Three days later, I’m still thinking about the lady with the gun.
The thing happened on June 26, as I was embedded with the protest group known as the Three, who spent most of the afternoon shutting down Friendly Center in Greensboro with marches, street takeovers and other acts of disruption in service to Black Lives Matter.
We’ve been covering these protests for a while now, and each has moments that stick with us, small points on the narrative arc that grab us, pull us along.
That day I saw retail workers come out of their shops, fists raised in solidarity. I saw a young, Black organizer interact with an older woman stuck in her car in a moment so affecting it ended in cathartic tears. I saw Harris Teeter set out water for 40 or so occupying protesters, and allow their employees to take part. I saw a car muscle through a line of bicycle protesters near Ben & Jerry’s, where the #BLM crew had just gotten free ice cream.
I saw cops in riot gear and weaponized bicycles, as well as the LRAD sonic disruption device — a non-chemical form of crowd control — mounted atop a police vehicle and pointed right at us. I saw so much anger and passion on the faces of protestors, rage and fear all around.
Rage and fear.
I never saw the gun. This was when the group had taken over the intersection at Northline Avenue just outside the Green Valley Road entrance, that incorporates the West Wendover exit. Traffic had backed up about a dozen cars or so on the ramp, and some of the protestors marched down to Wendover, past the growing line of cars, chanting and taunting as they went.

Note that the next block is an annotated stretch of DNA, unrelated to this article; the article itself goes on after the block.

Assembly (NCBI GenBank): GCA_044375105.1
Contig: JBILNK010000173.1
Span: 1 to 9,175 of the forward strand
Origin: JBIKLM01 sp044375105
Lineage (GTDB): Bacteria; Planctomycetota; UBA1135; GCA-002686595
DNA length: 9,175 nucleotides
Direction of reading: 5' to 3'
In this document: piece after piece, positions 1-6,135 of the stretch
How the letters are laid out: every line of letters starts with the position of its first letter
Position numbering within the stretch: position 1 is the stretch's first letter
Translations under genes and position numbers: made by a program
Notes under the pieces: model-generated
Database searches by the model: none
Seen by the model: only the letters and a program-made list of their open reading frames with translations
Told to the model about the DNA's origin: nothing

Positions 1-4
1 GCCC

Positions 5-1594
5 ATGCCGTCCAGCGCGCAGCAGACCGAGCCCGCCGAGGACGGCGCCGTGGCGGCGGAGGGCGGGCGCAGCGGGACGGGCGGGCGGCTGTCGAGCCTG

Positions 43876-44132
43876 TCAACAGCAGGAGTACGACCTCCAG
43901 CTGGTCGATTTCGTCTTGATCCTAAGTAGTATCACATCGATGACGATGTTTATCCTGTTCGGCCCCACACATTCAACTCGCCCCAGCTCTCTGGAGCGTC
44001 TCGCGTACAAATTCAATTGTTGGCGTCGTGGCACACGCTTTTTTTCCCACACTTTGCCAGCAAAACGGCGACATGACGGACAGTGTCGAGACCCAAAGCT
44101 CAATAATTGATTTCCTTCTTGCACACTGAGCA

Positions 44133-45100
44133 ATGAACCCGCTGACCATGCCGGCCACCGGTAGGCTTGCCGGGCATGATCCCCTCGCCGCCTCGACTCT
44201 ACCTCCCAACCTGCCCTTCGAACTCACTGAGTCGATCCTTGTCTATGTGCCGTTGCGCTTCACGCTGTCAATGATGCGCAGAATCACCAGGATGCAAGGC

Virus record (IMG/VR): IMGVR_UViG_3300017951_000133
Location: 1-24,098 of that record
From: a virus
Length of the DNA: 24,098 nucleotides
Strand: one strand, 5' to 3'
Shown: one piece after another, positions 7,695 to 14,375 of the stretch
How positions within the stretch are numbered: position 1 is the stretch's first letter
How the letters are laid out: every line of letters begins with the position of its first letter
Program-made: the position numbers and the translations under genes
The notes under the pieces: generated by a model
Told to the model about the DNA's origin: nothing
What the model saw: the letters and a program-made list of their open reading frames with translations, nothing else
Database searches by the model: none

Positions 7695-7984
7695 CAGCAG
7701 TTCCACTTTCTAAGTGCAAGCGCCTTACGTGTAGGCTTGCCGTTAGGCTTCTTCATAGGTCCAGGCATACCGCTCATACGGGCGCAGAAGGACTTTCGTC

Then one of the organizers shouted, “We got a gun!”
It was a white woman, just a couple clicks up the generational ladder from me. According to an organizer, she took out a pistol and placed it on the seat next to her, making sure that everyone who passed her car saw it.
The protestors seemed surprised. “We don’t got no guns,” one shouted. But they went their way and, eventually, the lady with the gun went hers. It was just a footnote, really, one of a thousand such brushstrokes that make the picture, and ultimately inconsequential to the story.
So why do I keep thinking about the lady with the gun, what she thought was going to happen, what she would have done if it did?
I read an article in the Washington Post in 2014 referencing a study about relationships between white people and Black people, and also a quote from Chris Rock:
“All my black friends have a bunch of white friends. And all my white friends have one black friend.”
But it’s a bit worse than Rock’s anecdotal evidence implies.
This study by the Public Religion Research Institute found that more than 75 percent of US white people don’t have any Black friends — nor any Asian or Latinx people in their friend circles.
Astonishing. But revealing.
Maybe the lady with the gun doesn’t know any Black people? Maybe all she’s seen are looting videos? Maybe she was unable to discern between emphatic political protesters and a roving gang of marauders set on dragging ladies from their cars?
And maybe I shouldn’t be making excuses for her.
Because, when faced with an energetic group of young people using their time to bend the arc of justice, her first instinct was not to reflect on the injustices they may have experienced and witnessed, or listen to their message, or even drop it into Park and turn on the radio.
Instead she reached for her gun.
And the protest went on, undaunted.